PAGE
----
Big American Bikes Cruising Baja

A Canadian group led by Ride Stop ‘n Go that flies to Vegas for a 1,100-mile ride to Cabo says it all about big American bikes cruising Baja. They prep for the trip with some trepidation, and ride happily on “roads that are in better shape than in Alberta,” in the words of one rider. Enjoy the prep post and then watch the post-trip videos interviewing the riders on the state of the roads, the gas station experience, and more. Here’s the post.


baja motorcycle carla-king-gs-klr

Carla King on the 24km dirt stretch between Hwy 1 and 5 with two great Baja bikes, the KLR650 and the R100GS. Photo by Jonathan Ehly

What’s Your Story?

Proving once again that even if we travel the same roads, we never get the same trip twice. Got a Baja bike blog post? Send me yours (click to email) or post it in the comments section on the web version of this newsletter. See you on the road! 

Carla King is an adventure travel journalist, author, and publisher specializing in motorcycle misadventures. She lives in San Diego and Baja, on the Sea of Cortez near Mulegé. Read more of her writing at CarlaKing.com.








10 thoughts on “Riding in Baja

  1. Jim Crawford says:

    Was wondering if your club organizes rides out of San Diego or even Las Vegas to Cabo?
    If not, are you aware of or have info. on clubs/groups like that?
    I’m flexible on dates. Possibly as early as late this Summer or early Fall. I ride a Harley so I’d like to stay on paved roads as much as possible!

    Thank you,

    1. Discover Baja says:

      Hi Jim, this is an older article, but should give you an idea of companies who organize rides: http://www.discoverbaja.com/2016/02/09/motorcycle-tour-season-has-arrived/

  2. Paul says:

    Hey. I am down in Baja right now. My xr 400 has frozen up twice and I think mechanically NOT going to make it home to California from Loreto. Anyone transporting motorcycles from Loreto to the Central Coast (or LA, or anywhere that’s not 1100 miles from home?

    1. Carla King says:

      Hi Paul,
      So sorry about your breakdown! Do you want to sell it or transport it? You might try to contact Daniel Bukovich in Mulege. He’s very good with engines and if you can get it towed there can probably fix it if he has the parts.
      Message him on Facebook. A good place to stay while repairs happen would be Las Casitas in Mulege. Sharon Faith in Posada may also be able to help you out.
      Good luck!

  3. Ronald de Vlam says:

    Hi Carla,
    Would you recommend riding (and crossing) Baja/California alone? Are there groups where one can tag-along?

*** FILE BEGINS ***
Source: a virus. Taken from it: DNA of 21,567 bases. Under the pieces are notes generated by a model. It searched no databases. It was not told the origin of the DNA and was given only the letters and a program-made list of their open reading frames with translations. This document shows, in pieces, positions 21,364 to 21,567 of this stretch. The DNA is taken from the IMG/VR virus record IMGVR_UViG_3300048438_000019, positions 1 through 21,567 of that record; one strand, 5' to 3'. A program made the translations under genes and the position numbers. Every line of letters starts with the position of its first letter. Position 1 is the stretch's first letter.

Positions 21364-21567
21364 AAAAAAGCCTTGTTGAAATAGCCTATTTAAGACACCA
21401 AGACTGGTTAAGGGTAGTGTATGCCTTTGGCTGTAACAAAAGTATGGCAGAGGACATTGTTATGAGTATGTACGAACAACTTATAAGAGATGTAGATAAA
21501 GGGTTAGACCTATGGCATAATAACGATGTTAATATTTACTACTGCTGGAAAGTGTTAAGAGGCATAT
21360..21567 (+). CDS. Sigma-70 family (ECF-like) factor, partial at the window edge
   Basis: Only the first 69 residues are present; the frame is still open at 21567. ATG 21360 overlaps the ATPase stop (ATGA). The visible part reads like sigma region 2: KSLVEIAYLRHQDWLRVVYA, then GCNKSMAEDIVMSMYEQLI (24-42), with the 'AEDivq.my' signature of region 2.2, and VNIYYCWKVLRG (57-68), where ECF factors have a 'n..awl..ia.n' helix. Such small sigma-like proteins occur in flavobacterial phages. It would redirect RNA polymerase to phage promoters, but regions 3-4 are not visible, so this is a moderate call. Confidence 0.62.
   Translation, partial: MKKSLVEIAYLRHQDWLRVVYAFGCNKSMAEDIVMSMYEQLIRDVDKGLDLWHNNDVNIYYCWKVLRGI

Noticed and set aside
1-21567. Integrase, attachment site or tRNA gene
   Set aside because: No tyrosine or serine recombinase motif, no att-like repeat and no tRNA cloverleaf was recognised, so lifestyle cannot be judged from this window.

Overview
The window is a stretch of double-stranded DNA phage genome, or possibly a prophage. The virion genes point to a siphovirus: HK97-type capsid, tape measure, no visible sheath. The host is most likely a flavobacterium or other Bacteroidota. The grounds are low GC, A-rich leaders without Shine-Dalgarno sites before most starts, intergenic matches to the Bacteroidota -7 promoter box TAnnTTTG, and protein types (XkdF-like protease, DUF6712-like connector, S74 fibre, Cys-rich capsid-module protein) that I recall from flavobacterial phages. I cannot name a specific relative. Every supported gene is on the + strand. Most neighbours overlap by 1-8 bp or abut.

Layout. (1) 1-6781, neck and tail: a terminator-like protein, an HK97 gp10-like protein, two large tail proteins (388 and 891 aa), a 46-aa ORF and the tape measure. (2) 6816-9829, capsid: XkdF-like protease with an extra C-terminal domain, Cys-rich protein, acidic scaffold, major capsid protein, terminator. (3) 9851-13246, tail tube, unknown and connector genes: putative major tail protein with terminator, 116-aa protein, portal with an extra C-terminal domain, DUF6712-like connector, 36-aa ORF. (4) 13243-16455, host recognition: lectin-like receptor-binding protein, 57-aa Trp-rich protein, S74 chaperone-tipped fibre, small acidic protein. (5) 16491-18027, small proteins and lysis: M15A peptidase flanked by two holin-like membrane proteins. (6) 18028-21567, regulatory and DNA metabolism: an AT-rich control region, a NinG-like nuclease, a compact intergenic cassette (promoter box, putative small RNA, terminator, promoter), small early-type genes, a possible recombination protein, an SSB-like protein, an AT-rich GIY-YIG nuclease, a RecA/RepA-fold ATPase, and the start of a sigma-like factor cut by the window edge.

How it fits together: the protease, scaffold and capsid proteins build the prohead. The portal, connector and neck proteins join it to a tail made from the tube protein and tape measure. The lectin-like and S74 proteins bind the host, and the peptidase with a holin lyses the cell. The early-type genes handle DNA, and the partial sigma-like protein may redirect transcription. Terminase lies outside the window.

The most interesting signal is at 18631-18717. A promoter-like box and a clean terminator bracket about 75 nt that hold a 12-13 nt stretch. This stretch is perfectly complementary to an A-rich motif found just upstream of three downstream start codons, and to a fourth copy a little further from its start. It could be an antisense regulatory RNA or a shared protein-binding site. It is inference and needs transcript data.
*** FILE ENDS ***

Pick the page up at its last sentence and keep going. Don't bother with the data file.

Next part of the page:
Thanks in advance for any comments you may have,

    1. Carla King says:

      Hi Ronald,

      So safe and fun. I take solo trips between California and Baja all the time. Because there are really only two roads (MEX 1 and MEX 5), you’ll meet up with many of the same travelers along the way, so it’s actually difficult to travel alone.

      My friends Sara and Jim just arrived with new friends they “picked up” along the route. It’s a very common thing for people to clump together, meeting randomly at the same places or making plans to meet up at the end of the day or to ride together.

      See my other posts about tour companies and common adventure stops at http://discoverbaja.com/author/carlaking/.

      Have a blast!


  4. Chris Struna says:

    Hi Carla!

    We met at HUMM Mariposa last year. You were so informative about Baja and appreciate all your inside information.

    I was wondering if we can get all the proper paperwork done at the Tecate border crossing (we plan to ferry to Mainland Mexico and continue from there)?

    Thank you for your further assistance,
    Chris Struna

    1. Discover Baja says:

      Hi Chris, you can definitely get your FMM tourist permit and vehicle temporary import permit (TIP) processed at the Tecate border crossing. The most important thing is to get your FMM tourist permit at the border. It’s possible to get the TIP at the offices in La Paz before boarding the ferry (although if you’re stopping at Tecate to get your FMM, it’s easiest just to get the TIP processed then as well), but the FMM tourist permit MUST be handled at the border when entering Mexico. We’ve had members who were not allowed to take the ferry across to mainland because they forgot to get their FMMs at the border when coming into Baja.

  5. Baja Rider says:

    Hello from some keen and experienced Baja riders! Thank you for the helpful information which you’ve shared in your article. Here’s a story about a ride to the famous Mike’s Sky Rancho – a legendary icon in off the road and Baja as a whole. Hope you enjoy it